The Seahawks have needs all over their aging secondary.
They have youthful, potential answers in their own backyard.
Recent Washington Huskies Kevin King, Sidney Jones and Budda Baker all could be available when the neighboring Seahawks down Lake Washington pick 26th overall in Thursday’s first round, and again at the end of Friday’s round two.
King has rocketed to prominence since his wowing league scouting combine in March. He ran the 40-yard dash in 4.43 seconds, leaped an impressive 39½ inches vertically and ran the combine’s fastest three-cone drill (6.56 seconds). The last showed he can change directions with elite speed.
King also has the size the Seahawks covet in their corners: 6 feet 3, 200 pounds, with extraordinary, 32-inch arms. He’s equipped to match up inside at nickel back against some of the NFL’s biggest receivers.King partnered with Jones and Baker in a shutdown secondary that helped propel the Huskies to the Pac-12 championship and college football’s national-championship playoff in December. UW defensive backs coach Jimmy Lake had them playing the same style Seattle defensive coordinator Kris Richard and DBs coach Andre Curtis have the Seahawks play: a pressing style of mauling receivers along the line of scrimmage and attacking nearly every pass, as superstar cornerback Richard Sherman has done so well for the Seahawks over six years.
King doesn’t exactly lack confidence with that style.
"When the ball's in the air, that 50-50 ball isn't really 50-50," he said at last month’s NFL scouting combine in Indianapolis.
If available, if the Seahawks don’t take the top offensive tackle they may need even more, King could be Seattle’s answer to who will be the starting right cornerback at least until 2016 starter DeShawn Shead returns from a major knee injury. Shead may not be back until October, if then. Plus, King could be Seattle’s answer after Shead’s one-year contract worth $1.05 million ends after the coming season.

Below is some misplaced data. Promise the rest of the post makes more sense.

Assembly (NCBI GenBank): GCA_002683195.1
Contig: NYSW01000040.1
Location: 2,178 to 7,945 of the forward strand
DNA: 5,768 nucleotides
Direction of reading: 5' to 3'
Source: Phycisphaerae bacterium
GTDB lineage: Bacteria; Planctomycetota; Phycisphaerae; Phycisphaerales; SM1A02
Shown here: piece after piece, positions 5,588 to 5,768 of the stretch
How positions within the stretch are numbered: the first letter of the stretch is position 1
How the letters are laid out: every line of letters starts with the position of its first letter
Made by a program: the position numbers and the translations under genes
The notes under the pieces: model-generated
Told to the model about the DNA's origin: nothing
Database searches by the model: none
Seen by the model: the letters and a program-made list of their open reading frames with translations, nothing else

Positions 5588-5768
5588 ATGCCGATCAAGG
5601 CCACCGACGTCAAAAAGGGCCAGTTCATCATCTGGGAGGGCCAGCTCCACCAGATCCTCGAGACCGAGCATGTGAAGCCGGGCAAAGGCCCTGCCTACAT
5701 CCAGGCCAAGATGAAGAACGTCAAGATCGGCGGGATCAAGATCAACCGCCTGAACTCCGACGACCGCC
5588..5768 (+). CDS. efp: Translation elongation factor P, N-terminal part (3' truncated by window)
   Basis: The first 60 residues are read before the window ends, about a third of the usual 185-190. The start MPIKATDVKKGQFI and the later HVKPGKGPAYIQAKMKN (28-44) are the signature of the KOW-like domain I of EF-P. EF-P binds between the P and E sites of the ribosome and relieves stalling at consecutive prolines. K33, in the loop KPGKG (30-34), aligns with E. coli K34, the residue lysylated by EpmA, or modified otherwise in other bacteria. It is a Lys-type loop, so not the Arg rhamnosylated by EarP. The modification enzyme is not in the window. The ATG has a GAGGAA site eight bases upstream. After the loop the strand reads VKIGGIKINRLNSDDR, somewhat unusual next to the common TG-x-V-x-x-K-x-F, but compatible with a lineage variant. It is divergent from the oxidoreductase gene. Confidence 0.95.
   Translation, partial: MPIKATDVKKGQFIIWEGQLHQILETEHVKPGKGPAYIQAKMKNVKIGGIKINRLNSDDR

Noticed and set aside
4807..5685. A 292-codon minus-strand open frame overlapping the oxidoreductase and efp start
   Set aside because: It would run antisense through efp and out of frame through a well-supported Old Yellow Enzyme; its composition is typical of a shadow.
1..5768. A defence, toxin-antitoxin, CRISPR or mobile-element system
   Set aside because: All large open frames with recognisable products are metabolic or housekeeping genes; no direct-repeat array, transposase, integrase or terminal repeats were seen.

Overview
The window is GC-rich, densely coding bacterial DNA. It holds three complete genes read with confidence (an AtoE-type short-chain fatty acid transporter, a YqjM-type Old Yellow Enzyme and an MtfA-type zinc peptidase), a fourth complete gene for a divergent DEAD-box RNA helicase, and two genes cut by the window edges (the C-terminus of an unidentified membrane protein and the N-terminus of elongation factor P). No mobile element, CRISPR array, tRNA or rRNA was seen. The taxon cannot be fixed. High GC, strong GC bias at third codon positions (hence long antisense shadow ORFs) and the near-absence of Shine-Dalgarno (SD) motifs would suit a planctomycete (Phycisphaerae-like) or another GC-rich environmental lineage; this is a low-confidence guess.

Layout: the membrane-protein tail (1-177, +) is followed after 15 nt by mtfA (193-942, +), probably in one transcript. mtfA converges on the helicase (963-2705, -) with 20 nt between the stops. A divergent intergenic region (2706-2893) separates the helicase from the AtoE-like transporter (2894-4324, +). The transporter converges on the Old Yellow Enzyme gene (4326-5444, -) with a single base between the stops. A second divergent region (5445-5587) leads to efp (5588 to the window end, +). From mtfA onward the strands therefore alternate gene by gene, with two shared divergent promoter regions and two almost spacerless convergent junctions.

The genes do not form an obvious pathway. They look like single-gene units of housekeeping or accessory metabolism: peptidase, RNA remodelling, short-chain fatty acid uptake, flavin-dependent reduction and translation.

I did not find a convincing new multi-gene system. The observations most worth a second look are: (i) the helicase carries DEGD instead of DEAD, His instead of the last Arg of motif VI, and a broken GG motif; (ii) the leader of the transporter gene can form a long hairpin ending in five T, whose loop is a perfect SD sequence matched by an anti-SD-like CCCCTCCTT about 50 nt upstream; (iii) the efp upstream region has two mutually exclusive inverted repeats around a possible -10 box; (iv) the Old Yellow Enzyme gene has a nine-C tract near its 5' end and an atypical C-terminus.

But King is so impressive he may not be around when the Seahawks pick at the end of round one. New Orleans at 11th overall, Tennessee at No. 18 and Oakland picking two spots ahead of Seattle all need cornerbacks.
Jones likely will be there at 26. And maybe at 58 in round two. He was likely to be a first-round pick until March, when he tore his Achilles tendon during UW’s Pro Day workouts. He expects to be running again by June and back on the field by September.
The poise with which Jones, 6-0 and 186 pounds, played while an All-Pac-12 cornerback at Washington has him handling his untimely injury right now.
"Never panicked, never shook -- that’s just my personality," Jones said last month at the combine, just before he got hurt. "I feel like it flows onto the football field, being just a calm person and just staying relaxed in all situations."
Jones told USA Today after the injury: "I’m the best corner in the draft, plain and simple. Don’t look at the possibility of me not playing this first year. Me being injured for this short amount of time, it’s not going to compare to the rest of the contract, because any player can get hurt throughout their contract.
"This just happened to happen right now, and I can play basically right when the season starts. I will be playing this season.
"If you take me, I’m a good investment for your team. A great investment."
NFL general managers may not be swayed. Jones is likely to get pushed past Thursday’s first day of the draft because of questions whether he’ll be healthy enough to play effectively this year.
That could work out nicely for the Seahawks. You may have read or heard their oddly open talk the last two months about the possibility – even with general manager John Schneider characterizing it as remote – of trading Sherman is at a minimum a recognition from the team and from its three-time All-Pro cornerback that for the first time his end in Seattle is in sight. Sherman is set to earn $11.4 million guaranteed this year and $11 million not guaranteed in 2018. Seattle’s "dead money" against its salary cap for releasing him if no other team meets its steep trade demand goes from $15.8 million this year to just $2.2 million in 2018. That makes him far more able to be cut next year when Sherman turns 30 and the Seahawks may possibly be in even more need to replace him.